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Hawaii AH-1W Super Cobras fini-flight

An AH-1W Super Cobra completes its final flight on Marine Corps Base Hawaii, on Mar. 13, 2018.

Two AH-1W Super Cobras from HMLA-367 flew counter clockwise around the island of Oahu, Hawaii for the final time on Mar. 13

Two AH-1W Super Cobras from Marine Light Attack Helicopter Squadron 367 (HMLA-367) flew counter clockwise around the island of Oahu, Hawaii for the final time on Mar. 13 as the squadron retires the Whiskey model.

“It’s bittersweet,” said Lt. Col. Frank Makoski, the commanding officer of HMLA-367. “I love flying that aircraft. It’s bitter in the sense that I’m not going to have an aircraft to fly, but it’s sweet because it’s a transition for the Marine Corps.”

As explained by Sgt. Kathy Nunez, III Marine Expeditionary Force, in the article HMLA-367 bids farewell to AH-1W Super Cobra helicopters, the unit received its first three AH-1Zs in December 2017 to begin replacing the AH-1Ws, but it’s not the last the squadron will see of the Cobras.

“I had a great time flying it,” said Maj. Robert Arbegast, the maintenance officer of HMLA-367. “My [era] of the Cobra is going away, which is sad, but it’s not like the Cobras are going away.”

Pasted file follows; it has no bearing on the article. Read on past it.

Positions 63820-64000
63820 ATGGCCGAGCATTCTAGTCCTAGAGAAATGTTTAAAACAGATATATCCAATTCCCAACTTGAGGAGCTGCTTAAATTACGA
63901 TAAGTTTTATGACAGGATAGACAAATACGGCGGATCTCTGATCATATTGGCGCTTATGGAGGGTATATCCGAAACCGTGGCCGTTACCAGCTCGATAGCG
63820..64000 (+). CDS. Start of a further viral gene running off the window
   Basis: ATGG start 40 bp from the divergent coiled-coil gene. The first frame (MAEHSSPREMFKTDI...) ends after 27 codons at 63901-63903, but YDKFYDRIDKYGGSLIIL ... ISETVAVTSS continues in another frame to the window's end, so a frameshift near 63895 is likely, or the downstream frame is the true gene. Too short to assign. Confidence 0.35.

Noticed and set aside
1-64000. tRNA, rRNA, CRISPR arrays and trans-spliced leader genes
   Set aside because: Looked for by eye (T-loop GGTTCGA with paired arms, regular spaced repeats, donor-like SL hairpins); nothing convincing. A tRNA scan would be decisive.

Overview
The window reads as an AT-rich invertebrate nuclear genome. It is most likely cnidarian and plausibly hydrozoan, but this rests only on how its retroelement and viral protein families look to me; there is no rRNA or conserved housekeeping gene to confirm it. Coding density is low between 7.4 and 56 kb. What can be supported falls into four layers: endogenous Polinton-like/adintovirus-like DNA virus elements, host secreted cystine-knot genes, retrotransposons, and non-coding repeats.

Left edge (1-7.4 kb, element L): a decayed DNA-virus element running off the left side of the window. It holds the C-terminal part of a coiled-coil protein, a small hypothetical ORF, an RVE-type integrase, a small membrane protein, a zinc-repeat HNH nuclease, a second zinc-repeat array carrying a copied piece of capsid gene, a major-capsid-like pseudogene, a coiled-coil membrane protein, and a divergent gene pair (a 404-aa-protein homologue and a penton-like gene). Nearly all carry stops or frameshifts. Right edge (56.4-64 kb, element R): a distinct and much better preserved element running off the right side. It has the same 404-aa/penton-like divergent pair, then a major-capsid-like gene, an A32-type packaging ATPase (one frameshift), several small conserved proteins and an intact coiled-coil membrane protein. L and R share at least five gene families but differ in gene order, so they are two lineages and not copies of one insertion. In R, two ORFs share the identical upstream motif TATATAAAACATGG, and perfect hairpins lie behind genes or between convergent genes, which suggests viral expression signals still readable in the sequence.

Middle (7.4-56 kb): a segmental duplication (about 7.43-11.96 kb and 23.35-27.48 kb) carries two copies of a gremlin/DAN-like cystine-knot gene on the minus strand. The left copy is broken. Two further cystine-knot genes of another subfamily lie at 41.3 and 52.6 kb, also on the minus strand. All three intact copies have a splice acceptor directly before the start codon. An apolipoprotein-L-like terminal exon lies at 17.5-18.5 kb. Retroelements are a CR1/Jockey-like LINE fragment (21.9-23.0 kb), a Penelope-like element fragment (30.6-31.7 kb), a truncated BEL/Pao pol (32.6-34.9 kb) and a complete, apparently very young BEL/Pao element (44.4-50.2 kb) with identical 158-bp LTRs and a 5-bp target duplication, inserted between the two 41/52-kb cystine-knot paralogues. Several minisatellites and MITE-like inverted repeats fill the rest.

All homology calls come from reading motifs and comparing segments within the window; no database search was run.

Out of the eight aircraft with HMLA-367, three will stay on the island of Oahu as static displays. The other five will be transported by strategic airlift to the Aircraft Maintenance and Regeneration Group in Tucson, Arizona where they will preserve the aircraft.

“Now she’ll be a force in readiness in the reserves vice being ready to go forward today, which is what the remainder of the aircraft are ready for,” said Arbegast.

The squadron will continue to maintain and fly the “Huey” UH-1Y Venom helicopters and new AH-1Zs as well as continue sending aircraft to augment the 31st Marine Expeditionary Unit in Okinawa, Japan and Marine Rotational Force — Darwin.

U.S. Marines Col. Christopher Patton (left) and Maj. Mark Koval (right) walk out to the AH-1W Super Cobra helicopters on Marine Corps Base Hawaii, on Mar. 18, 2018.

Photo credit: Sgt. Kathy Nunez / U.S. Marine Corps

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